The City had informal discussions with Manitoba Justice late last year regarding the process, and was able to educate the department on the work, which is already underway in the community.
Over the last number of years, the Crisis Prevention Task Force and Under One Roof have been working to effectively co-ordinate social services with various providers and have had some success in the approach.
The City has also met with those local service providers and other community groups to inform them about the program and its process, as well as offer its leadership with respect to the plan and how it will fit into the community. To that end, the City has created a repository for organizations to populate with information they want to share with the group and for the purposes of the CSWP.
But despite the work that has been done, Bosiak is fearful that given the complexity of the program and the diversity of the communities involved - six Indigenous communities and six municipalities, all of different sizes and facing different issues - the province will attempt a “cookie cutter” approach that produces results adequate for all, but perfect for none.
The City, he added, is more interested in developing a plan tailormade for Dauphin.
“I’m hoping there’s some flexibility from our end once they see that we have capacity, we have capability. We have people already doing this, so let’s not spend time and money doing stuff we’ve already done,” Bosiak said “One of the things we’re hopeful of is once this process starts with the provincially-appointed or identified consultant, that we can quickly come to a place with them to say ‘okay, we don’t have to get a community meeting, we don’t have to get the partners lined up, we don’t have to inform them, because we’ve already been doing that for two or three years anyway.”
What the City is looking for from the consultant, Bosiak said, is advice on some implementation strategies, with input from it’s community partners.
“Maybe even to help us assess how well or not the current Under One Roof programming is going for us,” he said.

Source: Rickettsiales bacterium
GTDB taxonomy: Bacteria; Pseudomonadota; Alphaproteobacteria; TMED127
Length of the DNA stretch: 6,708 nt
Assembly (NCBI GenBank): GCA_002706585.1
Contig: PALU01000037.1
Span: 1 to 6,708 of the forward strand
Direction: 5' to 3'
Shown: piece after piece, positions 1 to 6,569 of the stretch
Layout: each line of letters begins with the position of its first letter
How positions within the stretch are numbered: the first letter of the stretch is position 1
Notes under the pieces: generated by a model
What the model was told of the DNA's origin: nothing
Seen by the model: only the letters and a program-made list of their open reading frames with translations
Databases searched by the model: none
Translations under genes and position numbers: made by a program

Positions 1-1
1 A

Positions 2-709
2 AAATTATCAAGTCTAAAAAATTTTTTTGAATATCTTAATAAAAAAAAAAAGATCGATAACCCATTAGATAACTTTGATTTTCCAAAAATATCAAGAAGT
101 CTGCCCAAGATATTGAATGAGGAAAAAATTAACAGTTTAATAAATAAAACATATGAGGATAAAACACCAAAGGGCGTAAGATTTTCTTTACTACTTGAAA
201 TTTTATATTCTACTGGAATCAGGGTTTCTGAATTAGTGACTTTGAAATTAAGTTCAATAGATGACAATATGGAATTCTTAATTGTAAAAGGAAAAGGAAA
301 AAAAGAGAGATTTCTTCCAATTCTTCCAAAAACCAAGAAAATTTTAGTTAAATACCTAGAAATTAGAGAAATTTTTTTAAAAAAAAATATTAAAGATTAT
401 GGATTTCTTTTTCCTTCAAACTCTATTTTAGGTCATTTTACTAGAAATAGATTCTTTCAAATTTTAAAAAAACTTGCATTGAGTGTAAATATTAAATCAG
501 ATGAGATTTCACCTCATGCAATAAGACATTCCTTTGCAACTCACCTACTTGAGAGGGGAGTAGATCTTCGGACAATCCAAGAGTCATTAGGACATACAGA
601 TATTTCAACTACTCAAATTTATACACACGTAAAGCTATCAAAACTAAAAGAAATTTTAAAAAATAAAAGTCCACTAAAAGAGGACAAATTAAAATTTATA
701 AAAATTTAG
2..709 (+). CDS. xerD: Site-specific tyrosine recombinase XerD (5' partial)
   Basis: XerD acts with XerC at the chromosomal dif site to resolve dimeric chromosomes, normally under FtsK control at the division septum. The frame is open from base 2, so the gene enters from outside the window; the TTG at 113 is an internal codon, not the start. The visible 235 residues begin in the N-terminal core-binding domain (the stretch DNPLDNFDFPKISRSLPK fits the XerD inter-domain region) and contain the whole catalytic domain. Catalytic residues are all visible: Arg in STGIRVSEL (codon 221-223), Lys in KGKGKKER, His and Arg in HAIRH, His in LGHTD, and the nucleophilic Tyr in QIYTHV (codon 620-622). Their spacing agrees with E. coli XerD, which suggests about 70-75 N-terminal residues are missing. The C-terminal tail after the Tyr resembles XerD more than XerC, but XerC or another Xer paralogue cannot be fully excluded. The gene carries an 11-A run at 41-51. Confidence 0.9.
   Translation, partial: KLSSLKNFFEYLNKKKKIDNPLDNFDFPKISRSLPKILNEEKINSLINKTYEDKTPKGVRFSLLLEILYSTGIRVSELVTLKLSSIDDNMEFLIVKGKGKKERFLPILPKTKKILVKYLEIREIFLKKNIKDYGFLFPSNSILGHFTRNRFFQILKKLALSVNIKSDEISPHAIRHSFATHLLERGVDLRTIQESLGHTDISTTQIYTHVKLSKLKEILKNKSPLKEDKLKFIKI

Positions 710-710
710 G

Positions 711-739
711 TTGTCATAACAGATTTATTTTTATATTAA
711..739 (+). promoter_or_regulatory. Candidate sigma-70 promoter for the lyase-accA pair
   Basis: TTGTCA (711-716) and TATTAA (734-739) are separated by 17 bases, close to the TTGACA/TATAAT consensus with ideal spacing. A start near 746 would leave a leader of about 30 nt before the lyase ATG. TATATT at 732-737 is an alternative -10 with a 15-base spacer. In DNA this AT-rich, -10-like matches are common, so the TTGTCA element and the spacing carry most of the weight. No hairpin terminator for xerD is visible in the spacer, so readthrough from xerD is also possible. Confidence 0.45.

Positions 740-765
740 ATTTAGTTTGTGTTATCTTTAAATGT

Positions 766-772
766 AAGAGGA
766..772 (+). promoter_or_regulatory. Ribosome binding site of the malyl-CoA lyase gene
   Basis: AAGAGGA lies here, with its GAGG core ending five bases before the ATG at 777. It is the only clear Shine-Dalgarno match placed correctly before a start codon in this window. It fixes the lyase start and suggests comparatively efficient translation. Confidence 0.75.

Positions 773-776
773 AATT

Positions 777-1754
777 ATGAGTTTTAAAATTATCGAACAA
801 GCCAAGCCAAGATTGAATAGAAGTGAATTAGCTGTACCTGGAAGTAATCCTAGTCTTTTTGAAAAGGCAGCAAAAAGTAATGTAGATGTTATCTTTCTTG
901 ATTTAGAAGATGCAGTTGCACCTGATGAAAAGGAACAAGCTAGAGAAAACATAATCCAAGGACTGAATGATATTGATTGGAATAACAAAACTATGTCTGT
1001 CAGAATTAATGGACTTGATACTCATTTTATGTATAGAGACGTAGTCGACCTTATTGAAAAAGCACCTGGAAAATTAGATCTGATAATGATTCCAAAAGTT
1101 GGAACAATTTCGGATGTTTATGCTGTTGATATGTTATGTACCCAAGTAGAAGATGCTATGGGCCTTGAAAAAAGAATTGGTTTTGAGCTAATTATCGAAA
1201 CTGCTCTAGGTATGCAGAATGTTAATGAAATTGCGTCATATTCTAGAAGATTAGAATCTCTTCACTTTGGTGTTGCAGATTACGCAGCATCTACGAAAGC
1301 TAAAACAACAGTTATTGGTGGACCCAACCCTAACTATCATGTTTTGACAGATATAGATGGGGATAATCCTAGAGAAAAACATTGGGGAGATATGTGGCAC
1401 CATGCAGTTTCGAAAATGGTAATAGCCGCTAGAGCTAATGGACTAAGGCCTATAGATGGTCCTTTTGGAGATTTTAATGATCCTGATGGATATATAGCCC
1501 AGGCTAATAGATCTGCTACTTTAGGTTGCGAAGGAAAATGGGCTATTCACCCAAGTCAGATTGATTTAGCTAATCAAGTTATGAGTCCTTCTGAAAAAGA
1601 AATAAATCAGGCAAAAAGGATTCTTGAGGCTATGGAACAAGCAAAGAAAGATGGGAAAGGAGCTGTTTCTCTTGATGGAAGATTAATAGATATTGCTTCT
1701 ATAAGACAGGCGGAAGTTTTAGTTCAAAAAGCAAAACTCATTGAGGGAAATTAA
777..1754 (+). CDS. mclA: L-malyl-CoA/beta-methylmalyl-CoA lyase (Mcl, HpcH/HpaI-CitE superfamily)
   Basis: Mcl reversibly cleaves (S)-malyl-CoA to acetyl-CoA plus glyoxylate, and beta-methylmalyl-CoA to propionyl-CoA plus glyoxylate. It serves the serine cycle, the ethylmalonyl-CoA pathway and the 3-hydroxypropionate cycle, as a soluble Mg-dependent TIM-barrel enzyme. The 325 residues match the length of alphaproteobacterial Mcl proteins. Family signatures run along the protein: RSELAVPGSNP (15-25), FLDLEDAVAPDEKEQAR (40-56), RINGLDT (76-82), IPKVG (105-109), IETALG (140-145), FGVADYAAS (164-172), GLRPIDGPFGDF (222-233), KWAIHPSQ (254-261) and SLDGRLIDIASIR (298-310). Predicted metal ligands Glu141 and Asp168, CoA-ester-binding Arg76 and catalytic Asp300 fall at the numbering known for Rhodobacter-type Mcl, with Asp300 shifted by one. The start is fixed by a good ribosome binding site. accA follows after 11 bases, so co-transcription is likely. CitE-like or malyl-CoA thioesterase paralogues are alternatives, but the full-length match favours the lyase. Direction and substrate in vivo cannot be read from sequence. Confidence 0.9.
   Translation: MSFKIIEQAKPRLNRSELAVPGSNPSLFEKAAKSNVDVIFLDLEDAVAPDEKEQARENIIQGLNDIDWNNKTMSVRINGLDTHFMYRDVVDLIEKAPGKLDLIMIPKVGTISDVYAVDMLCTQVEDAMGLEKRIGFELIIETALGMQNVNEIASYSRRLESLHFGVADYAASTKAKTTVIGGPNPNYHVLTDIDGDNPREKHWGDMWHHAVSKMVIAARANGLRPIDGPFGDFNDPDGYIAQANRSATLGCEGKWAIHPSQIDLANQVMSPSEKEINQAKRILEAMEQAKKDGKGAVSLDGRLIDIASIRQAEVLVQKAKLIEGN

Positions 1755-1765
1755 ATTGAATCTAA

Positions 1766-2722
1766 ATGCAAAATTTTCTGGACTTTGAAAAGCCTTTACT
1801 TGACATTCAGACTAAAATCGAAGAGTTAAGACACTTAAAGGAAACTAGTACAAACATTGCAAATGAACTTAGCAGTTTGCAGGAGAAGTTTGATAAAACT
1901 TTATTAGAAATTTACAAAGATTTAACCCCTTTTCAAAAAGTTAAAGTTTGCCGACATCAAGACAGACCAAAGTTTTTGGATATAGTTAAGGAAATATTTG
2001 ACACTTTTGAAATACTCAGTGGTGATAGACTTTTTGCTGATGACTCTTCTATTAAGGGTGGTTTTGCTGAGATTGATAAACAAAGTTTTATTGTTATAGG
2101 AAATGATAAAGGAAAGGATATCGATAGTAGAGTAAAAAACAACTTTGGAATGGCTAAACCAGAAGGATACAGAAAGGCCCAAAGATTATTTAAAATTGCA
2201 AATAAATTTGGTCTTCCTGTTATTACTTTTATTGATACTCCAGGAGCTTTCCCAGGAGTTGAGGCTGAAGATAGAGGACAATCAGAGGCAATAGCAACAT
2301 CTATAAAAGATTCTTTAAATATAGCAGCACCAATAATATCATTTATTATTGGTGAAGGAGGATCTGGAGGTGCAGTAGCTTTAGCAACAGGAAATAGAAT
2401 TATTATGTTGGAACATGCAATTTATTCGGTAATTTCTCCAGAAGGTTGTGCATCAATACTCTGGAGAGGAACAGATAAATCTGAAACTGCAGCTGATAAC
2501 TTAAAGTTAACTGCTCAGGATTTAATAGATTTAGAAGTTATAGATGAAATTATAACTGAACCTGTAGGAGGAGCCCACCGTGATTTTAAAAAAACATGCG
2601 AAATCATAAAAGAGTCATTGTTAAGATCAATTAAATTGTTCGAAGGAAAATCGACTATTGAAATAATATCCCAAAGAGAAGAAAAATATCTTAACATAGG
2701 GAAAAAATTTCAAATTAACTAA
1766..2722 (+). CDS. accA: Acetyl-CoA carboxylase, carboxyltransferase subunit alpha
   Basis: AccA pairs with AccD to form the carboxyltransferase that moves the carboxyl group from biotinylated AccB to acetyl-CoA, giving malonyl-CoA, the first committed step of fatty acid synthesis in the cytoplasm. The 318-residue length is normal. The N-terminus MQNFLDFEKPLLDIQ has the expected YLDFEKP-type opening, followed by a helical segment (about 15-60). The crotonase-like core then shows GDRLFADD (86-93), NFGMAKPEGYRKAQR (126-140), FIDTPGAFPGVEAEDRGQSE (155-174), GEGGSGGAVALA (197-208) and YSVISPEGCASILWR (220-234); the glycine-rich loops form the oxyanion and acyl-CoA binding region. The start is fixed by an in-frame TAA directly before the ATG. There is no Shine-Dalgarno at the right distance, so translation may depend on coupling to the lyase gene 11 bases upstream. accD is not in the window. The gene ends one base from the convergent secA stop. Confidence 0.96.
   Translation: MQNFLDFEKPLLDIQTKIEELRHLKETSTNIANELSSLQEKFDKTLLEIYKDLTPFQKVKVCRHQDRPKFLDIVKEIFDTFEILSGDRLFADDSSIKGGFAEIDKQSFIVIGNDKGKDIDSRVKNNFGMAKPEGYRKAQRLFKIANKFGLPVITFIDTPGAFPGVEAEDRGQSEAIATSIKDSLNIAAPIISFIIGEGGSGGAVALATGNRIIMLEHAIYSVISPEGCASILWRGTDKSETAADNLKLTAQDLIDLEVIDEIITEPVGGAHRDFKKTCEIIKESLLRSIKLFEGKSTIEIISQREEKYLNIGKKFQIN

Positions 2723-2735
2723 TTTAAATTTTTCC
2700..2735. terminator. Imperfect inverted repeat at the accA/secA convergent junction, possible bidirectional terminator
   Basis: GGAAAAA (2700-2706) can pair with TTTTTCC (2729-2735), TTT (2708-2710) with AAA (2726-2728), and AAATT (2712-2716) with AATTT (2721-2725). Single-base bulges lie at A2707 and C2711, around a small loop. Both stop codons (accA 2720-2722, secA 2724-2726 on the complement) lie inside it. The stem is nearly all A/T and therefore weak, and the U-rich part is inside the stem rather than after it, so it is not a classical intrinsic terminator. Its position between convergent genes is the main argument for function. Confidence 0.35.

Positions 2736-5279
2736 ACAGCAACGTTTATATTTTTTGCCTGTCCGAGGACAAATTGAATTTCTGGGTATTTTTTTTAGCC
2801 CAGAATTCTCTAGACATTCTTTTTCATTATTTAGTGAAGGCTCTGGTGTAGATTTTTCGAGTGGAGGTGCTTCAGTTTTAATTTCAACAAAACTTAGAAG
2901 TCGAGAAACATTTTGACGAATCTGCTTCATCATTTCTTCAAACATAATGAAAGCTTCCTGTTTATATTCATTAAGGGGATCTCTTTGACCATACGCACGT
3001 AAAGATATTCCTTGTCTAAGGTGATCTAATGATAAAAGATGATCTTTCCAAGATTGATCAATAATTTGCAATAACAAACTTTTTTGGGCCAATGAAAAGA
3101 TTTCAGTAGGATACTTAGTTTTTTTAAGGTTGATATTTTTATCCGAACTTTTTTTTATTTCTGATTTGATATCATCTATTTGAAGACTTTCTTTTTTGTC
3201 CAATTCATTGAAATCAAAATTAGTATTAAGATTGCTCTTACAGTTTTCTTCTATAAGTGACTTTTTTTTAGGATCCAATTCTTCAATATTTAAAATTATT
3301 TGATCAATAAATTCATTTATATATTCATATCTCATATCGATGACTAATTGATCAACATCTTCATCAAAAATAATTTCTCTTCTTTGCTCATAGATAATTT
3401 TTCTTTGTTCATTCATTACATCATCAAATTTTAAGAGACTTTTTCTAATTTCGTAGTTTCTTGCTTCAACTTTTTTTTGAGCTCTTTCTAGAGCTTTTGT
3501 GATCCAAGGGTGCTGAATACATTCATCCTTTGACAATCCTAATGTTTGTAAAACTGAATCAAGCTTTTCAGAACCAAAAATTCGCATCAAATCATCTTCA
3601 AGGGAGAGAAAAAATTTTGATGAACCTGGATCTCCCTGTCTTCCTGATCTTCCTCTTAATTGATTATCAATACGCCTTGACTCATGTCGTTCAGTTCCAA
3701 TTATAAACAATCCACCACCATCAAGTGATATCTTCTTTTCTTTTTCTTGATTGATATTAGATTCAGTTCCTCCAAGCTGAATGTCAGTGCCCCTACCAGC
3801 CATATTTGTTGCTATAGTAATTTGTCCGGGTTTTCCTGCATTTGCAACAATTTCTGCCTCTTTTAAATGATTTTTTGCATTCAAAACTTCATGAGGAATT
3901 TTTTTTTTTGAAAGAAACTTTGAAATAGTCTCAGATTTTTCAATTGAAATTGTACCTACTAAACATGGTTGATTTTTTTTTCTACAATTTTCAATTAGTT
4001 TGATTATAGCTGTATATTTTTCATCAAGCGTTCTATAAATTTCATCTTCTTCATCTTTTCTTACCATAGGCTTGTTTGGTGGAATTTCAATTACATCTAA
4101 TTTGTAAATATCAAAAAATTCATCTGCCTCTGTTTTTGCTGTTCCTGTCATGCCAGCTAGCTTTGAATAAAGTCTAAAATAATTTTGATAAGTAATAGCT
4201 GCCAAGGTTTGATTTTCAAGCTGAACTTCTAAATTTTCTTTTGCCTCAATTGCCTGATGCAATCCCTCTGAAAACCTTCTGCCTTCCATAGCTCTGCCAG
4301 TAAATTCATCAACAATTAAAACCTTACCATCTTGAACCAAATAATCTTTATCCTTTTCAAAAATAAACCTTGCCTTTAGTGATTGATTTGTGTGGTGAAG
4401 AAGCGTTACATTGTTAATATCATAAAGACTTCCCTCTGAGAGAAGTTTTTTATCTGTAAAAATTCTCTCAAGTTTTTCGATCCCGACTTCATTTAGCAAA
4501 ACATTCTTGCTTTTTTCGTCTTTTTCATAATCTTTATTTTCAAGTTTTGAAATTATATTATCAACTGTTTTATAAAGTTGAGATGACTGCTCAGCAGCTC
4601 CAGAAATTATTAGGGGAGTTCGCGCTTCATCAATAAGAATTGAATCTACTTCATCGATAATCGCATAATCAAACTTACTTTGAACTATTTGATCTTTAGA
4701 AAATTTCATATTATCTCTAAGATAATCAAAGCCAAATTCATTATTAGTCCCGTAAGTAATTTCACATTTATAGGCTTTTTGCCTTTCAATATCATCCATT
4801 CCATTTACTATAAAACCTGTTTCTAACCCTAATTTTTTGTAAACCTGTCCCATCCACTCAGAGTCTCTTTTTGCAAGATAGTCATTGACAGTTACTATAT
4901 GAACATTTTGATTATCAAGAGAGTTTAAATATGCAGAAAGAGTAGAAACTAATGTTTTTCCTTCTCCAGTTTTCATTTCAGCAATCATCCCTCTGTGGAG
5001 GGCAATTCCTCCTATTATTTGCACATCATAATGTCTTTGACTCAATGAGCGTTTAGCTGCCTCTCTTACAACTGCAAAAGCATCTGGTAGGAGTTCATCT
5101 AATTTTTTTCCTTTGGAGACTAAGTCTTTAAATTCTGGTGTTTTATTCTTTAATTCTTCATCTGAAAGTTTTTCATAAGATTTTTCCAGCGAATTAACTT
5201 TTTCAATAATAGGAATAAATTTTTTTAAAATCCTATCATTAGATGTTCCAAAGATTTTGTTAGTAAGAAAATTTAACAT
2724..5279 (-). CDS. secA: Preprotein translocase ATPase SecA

The City will host the next meeting of the social service providers and community groups, as part of the CSWP process, at the end of January or early February.
A group of Parkland residents have received a special honour courtesy of the Province of Manitoba and Dauphin MLA Brad Michaleski.
At a special ceremony in Brandon last week, Queen Elizabeth II Platinum Jubilee Medals were presented to Kay Slobodzian, Michelle Mazurkewich, Tony Safronetz, Bev Harvey, Carole Shankaruk, Alex Lytwyn, Al Gray and Rodney Juba were presented their medals by Lt-Gov. Anita Neville, Premier Heather Stefanson and Michaleski. Two other Dauphin residents, Brian Damsgaard and Jim Perchaluk were unable to attend the ceremony and will receive their medals at a later date.
Manitoba was one of five Canadian provinces to celebrate the 70th anniversary year of Her Majesty Queen Elizabeth II’s accession to the Throne through the medal program.
Read more in this week's Dauphin Herald!
I suppose it’s true that when you shoot for the moon, even if you miss, you end up among the stars. Not that I would consider what former Swan Valley resident Brett Madill does for a living to be ‘missing’ anything, considering that with the application of an evolving skillset and a little luck of being in the right place at the right time, he has ended up on film sets with some of Hollywood’s elite talent.
Notably, Madill served as visual effects technician on the set of A Man Called Otto, a film currently in theatrical release starring Tom Hanks about a grumpy man who meets someone that turns his life around. The production is just the latest in what has become a long list of high-profile projects since Madill entered the entertainment industry. Madill, son of recent Swan Valley exports David and Elaine Madill, is a 2001 graduate of the SVRSS and went on to
get two previous Bachelor’s Degrees from the University of Manitoba before switching course and taking a Creative Communications Diploma from Red River College in 2013. “When I went to Red River College, I didn’t even know you could study visual effects (VFX) in college,” said Madill, who graduated from the program in 2015 with a media production major. “Creative Communications was integral to helping me develop the skills, mindset, determination, motivation and opportunity that led to the career I now have.”